The struggle goes on
The conditions that led to the emergence of the 15-M are likely to worsen. Even after the government’s onslaught on the public sector and workers’ living standards, the deficit of 2010 stood at 9.2 percent, only two decimals below that of 2009. However, it has to be reduced to 3 percent by 2013. In this context, and with its support plummeting, the PSOE has brought the general election forward to 20 November. This could well lead to a PP government that will impose more austerity and be even more unlikely to make concessions to the 15-M or the trade unions.
All the indications are that the movement, in turn, is extremely buoyant. Its activities have multiplied during the summer. On 23 July five marches from all over the country converged on Madrid. The following day thousands demonstrated with the slogan “It’s not a crisis—it’s the system”. So the central question is whether the 15-M can both maintain itself and win any of its demands. This poses the question as to how these demands can be won and which social agency could achieve this.
For the movement to move forward it needs a strategy that puts pressure on the state and centres of economic power. This means a campaign of civil disobedience that disrupts the functioning of the system: targeting financial institutions and the main political parties. In this context the insistence on peaceful resistance when confronted with the police has won the 15-M wide support. But there is a danger that the movement has become too defensive over the question of “violence” (for instance after the attempted blockade of the Catalan parliament) so it is important to insist that those responsible for any violence are the state and its security forces. More to the point: what is “violence” if not being jobless and homeless, the closing of hospitals or the degradation of the environment for the sake of profit?
Moving forward also means developing a programme or list of demands that are as uniform and as precise as such a multiform moment can allow. Such programmes are in place in most assemblies but, as far as it is feasible, certain demands should be pushed to the fore. It is essential, for example, to insist on the cancellation of the debt, the return of the money given to the banks and not only no cuts but the restoration of those already made.
For the movement’s demands to be won, civil disobedience alone is not sufficient. The move into the neighbourhoods and the growing orientation towards the workplaces could thus prove decisive because they open the real possibility of rooting the movement in the working class.8 The 19 June demonstrations also represented a clear turn towards such an orientation. By demonstrating specifically against the Euro Pact, “a project…designed to finish with what is left of the welfare state in Europe”, the movement had moved decisively beyond just questioning the legitimacy of the main political parties at the polls.9 The anti-capitalist left has been at the forefront of defending such an orientation as it has with the call for a general strike—now a central slogan of most protests.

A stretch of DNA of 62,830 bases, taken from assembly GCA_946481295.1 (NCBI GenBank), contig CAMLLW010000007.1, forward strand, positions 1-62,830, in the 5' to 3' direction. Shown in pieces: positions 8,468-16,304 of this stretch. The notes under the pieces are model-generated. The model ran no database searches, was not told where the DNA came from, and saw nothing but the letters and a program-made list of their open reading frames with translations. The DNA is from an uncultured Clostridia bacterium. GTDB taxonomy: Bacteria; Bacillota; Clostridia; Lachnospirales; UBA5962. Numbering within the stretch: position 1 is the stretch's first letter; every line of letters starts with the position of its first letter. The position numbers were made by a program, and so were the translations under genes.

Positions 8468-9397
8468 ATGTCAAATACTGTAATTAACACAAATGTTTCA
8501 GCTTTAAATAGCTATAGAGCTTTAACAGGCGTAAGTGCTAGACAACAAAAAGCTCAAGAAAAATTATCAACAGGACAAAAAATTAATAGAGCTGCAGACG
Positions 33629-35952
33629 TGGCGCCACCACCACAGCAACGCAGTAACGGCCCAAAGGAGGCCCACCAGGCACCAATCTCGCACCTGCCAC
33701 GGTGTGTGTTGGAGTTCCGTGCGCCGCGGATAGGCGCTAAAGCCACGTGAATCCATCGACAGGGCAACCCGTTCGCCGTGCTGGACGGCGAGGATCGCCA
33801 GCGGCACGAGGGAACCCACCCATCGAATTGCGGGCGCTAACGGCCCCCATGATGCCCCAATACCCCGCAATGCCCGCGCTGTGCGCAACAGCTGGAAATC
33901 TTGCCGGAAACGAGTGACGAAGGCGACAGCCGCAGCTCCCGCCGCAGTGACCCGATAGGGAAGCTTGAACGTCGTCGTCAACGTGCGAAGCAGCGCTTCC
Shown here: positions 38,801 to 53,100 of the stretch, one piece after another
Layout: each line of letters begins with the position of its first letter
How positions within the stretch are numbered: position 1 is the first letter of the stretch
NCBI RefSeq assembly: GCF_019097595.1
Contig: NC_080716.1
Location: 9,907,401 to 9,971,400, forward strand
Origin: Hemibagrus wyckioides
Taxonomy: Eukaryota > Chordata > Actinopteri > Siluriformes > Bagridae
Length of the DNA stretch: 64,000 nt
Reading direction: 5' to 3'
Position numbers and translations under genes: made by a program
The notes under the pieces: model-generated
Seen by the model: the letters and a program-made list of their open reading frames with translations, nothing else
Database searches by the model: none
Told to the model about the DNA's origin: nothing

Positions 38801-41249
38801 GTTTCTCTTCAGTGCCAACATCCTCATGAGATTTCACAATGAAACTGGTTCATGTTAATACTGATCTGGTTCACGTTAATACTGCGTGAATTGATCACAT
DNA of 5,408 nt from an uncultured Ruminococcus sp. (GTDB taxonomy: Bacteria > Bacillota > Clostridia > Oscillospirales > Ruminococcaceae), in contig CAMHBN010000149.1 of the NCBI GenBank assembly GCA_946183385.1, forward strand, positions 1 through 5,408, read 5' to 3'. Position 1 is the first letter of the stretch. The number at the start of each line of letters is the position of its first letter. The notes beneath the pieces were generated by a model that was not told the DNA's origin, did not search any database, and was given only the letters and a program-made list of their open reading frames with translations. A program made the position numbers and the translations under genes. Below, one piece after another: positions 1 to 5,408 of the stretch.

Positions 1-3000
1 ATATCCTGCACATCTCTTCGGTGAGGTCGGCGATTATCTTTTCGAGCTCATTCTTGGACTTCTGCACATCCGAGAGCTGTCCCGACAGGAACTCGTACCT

On the face of it, the demand for a general strike without trade union support has no chance of going beyond at best propaganda or at worst an ultra-left stunt. However, given the dynamics of the movement and its mass base such a call is not far-fetched. Moreover it opens up the whole question of both agency and forms of organisation. Many activists have accepted in principle that such a stoppage will be impossible without organised workers; a general strike “without unions” is clearly absurd. But the type of generalised stoppage that is called for would have to be very different from the top-down bureaucratic one-day general strikes that have been organised in the past. The need to involve masses of people, many of them young, in such a protest means that local assemblies and other forms of organisation outside the workplace would have to play a key role in supporting the strike and making sure it spread. This way the 15-M could be drawn into such action and at the same time link the movement very concretely with the workplaces.
The leaderships of the main trade unions have, so far, rejected calling another general strike. This is due as much to their innate conservatism as to their fear of not controlling a mobilisation with the 15-M as protagonists. Fear of damaging the PSOE’s chances in the forthcoming elections, despite all their supposed anger with this party’s record, is another reason for their caution. However, such is the opposition to austerity and support for the 15-M that there is real pressure building up on the bureaucracy to act. Thus it is necessary to get rank and file members and local organisations of the CCOO and UGT to demand such a stoppage—something that is now happening.
The potential of the movement to inspire workers’ organisation from below is very real. An assembly of teachers in Madrid in late July, for instance, attracted nearly a thousand people despite the fact that the holidays had started. The militant atmosphere was clearly influenced by the 15-M and it was proposed to start the next academic year with a strike against cuts.10